• 10. Highlights * It is a comprehensive and systematic approach to have an efficient marketing culture. * Period reviews of the marketing functions will ensure that the organisation remains a fast, informed marketing culture. * The marketing audit is not just a fault finder; it is a solutions provider that is based on factual information. * All functions of marketing should be accountable. Access our marketing audit guidelines To understand it in plain language, one need look no further than the following allegory organisational behaviour. It has become a must-read for managers at some of the world’s most part 2 enlightened companies. ‘Start with a cage containing five monkeys. Inside the cage, hang a banana on a string and place a set In trying times. of stairs under it. Before long, a monkey will go to the stairs and start to climb towards the banana. As soon as he touches the stairs, spray all of the other monkeys with cold water. After a a while, another monkey will make an attempt with the same result...all the other monkeys are sprayed with cold water. Pretty soon, when another monkey tries to climb the stairs, the other monkeys will try to prevent it. Now, put away the cold water. Remove one monkey from the cage and replace with a new one. The new monkey sees the banana and wants to climb the stairs. To his surprise, and horror, all of the other monkeys attack him. After another attempt and attack, he knows that if he tries to climb the stairs, he will be assaulted. Next, remove another of the original five monkeys and replace it with a new one. The newcomer goes to the stairs and is attacked. The previous newcomer takes part in punishment with enthusiasm! Likewise, replace a third original monkey with a new one, then a fourth, then a fifth. Every time the newest monkey takes to the stairs, he is attacked. Now, none of the monkeys that are beating him have any idea why they are not permitted to climb the stairs, nor why they are participating in the beating of the newest monkey. After replacing all the original monkeys, none of the remaining monkeys have ever been sprayed with cold water. Nevertheless, no monkey ever again approaches the stairs to try or the banana. Why not? Because, as far as they know, ‘that’s the way it has always been done around here”.’ To maintain the status quo by consistently working on the same systems and procedures based on the same information leaves an abundance of unfulfilled opportunity unrealised. To understand what works and why must begin with the realisation that by understanding weakness is a form of strength. Asking the questions is a step forward towards finding the answers. 02 | May 2009 10
  • 11. pr wess Give a man a zucchini, he’ll eat but a meal. Give a man an accessory-laden tractor, fertiliser, an irrigation system and a staff count of 20, he’ll issue an IPO. www.themarketingagora.com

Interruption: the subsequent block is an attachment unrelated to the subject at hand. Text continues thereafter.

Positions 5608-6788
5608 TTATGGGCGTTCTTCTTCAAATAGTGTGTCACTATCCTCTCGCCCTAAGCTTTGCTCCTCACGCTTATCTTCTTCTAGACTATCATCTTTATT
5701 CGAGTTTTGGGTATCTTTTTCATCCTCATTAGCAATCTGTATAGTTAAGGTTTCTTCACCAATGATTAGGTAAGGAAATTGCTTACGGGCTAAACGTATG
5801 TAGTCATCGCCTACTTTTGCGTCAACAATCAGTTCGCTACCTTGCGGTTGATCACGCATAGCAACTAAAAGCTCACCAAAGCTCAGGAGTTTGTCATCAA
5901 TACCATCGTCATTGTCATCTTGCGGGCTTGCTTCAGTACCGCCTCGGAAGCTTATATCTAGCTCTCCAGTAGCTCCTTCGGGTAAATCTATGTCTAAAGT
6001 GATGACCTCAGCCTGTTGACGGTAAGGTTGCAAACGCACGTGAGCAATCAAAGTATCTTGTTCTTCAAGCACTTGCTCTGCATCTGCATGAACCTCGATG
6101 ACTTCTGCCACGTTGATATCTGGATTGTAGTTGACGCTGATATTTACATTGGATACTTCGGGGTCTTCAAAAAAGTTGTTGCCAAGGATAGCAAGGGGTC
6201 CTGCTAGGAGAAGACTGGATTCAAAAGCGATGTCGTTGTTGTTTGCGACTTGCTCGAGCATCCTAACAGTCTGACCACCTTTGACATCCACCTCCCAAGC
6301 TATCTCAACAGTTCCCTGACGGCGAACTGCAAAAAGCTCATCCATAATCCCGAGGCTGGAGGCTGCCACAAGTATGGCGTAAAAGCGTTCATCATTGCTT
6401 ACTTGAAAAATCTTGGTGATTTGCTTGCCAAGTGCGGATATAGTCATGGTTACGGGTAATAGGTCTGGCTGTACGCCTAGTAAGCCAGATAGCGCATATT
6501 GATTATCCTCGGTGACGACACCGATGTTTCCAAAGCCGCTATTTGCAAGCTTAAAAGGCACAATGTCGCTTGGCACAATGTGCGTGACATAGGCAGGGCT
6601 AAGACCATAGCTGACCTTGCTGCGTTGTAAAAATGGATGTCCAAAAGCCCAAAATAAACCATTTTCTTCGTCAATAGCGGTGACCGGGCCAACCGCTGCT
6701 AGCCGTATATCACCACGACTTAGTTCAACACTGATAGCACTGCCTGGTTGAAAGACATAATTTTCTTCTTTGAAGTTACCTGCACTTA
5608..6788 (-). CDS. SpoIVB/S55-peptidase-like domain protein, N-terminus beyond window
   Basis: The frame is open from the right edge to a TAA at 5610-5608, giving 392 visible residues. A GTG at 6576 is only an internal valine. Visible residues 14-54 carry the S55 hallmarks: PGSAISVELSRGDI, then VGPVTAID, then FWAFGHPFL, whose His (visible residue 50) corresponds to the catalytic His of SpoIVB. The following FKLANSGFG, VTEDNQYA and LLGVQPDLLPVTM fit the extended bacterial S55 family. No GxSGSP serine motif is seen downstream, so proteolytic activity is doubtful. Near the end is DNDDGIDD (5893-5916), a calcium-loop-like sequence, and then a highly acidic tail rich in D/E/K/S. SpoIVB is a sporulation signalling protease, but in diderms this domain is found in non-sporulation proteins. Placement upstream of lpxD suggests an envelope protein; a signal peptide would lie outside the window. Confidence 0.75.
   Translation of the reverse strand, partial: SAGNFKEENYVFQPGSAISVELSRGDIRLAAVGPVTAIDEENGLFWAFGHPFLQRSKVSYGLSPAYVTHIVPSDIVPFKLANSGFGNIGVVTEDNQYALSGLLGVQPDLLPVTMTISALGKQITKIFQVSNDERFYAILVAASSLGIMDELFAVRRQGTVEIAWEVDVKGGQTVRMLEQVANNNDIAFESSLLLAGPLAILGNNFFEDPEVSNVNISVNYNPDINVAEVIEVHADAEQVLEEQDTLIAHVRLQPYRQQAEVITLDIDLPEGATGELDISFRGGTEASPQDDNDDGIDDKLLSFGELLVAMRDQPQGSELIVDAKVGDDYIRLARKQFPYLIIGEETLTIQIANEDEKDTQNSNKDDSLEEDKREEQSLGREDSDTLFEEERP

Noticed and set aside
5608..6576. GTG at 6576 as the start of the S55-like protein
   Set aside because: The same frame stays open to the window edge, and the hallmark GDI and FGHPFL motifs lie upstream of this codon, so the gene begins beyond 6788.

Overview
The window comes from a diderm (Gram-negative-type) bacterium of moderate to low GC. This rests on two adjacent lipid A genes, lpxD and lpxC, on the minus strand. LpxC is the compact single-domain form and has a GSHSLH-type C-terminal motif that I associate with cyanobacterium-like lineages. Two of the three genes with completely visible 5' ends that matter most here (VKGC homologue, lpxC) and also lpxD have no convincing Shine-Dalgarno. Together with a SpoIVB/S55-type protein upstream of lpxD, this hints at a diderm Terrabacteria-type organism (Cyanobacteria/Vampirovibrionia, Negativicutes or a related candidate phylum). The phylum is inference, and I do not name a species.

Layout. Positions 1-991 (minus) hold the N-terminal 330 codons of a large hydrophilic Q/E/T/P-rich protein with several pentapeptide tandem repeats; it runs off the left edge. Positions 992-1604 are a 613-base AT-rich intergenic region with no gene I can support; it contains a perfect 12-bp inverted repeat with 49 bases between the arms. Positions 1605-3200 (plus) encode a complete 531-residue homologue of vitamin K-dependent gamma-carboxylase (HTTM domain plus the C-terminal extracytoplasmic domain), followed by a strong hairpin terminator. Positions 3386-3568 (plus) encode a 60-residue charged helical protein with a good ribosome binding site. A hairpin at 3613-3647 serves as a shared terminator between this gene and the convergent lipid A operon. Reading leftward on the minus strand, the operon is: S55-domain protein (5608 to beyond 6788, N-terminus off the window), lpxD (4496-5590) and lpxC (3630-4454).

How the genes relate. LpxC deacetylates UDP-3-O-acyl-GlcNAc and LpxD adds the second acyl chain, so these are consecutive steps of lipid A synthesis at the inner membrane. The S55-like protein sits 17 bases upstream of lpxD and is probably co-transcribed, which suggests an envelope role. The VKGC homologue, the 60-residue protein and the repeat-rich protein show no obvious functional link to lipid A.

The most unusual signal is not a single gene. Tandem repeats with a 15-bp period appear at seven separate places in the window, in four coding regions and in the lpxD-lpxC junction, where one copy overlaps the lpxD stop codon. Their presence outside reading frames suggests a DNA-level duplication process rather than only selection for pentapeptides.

• 12. The influencer can be the brand ambassador or the anti-brand. This important touchpoint demands more than just facts and figures. Influencing Influencers Introducing a 6-step program to getting it right. 12
  • 13. Influencing Influencers The role of the influencer is an often misunderstood science. Many marketers tend to see them in a generic sense, believing that branded pens or fridge magnets in the shape of a fibulas will result in undying loyalty. Other marketers tend to create them in their image, by casting ‘doctors’ to appear on TV, endorsing pills or even dandruff medication. It is also true of ‘veterinarians’ vouching for the wholesome goodness of dog food while ‘paediatricians’ carry the baby food banner. 9 out of 10 dentists endorse one toothpaste against all others while 9/10 of their colleagues counter-endorse the competitor. The math of this latter example demonstrates the conundrum. Influencers are not just those men and women that have completed grad school. An influencer, by its very definition, is no more than another human being, of any age, that plays a role in influencing a perception, behaviour, purchase or boycott. While the GP may influence based on his or her professional standing, the toddler too will have a (one might say stronger) influence based on his or her emotional collateral. ‘Mommy I want this one. Please. Please.’ is one of the more potent tools these little influencers utilise while browsing the shopping aisle. Understanding this very premise is the very first step in understanding how this important touchpoint is approached. Not all influencers are created equal, nor should they be categorised as so. Influencers have traditionally been classified according to their grouping. These normally consist of the following categories: Professionals Advisers, Prescribers Professional + Educational Bodies Opinion leaders, trainers, think tanks Industry [special interest) Bodies Special interest, industry-specific organisations Legislative Civil servants, politicians, lobbyists Media Journalists, publications, programs Informal Influencers Family, friends, chat rooms, groups 02 | May 2009 13
  • 14. Influencing Influencers Understanding the role and type of influencer is a first step in ensuring an efficient, targeted program. Varying categories have different dynamics, whereby the influencers becomes just as diverse. Understanding the dynamics will give you a clear indication of how much influence each party has. Some brands are consumer-driven. Others rely equally between the consumer and any or all of the influencer categories. Still others rely heavily, but not solely, on professionals. These can be attributed not only to the medical field, but can include brokers of investment products and consultants (including marketing firms). Influencers have a massive impact on consumer perception, with the potential to positively and negatively influence. They impact the manner in which a brand is not only viewed and used but approached. Brands today no longer are the domain of the trademark holders. Brands are now shaped by consumers, customers and influencers alike. Respecting the role of the influencer not only can result in securing positive support, but it also helps smoothen some aspects of the environment in which you compete. With all this in mind, it is easy to agree that the influence yielded by these individuals is considerable. Yet Yet, who are they? the questions remain: Who are they? What are their motivators? Do they even know they are influencers, and what shapes their perceptions? How much power do they actually wield? Are they receptive to new information? How did we get to where we are and, as importantly, how do we move forward? 02 | May 2009 14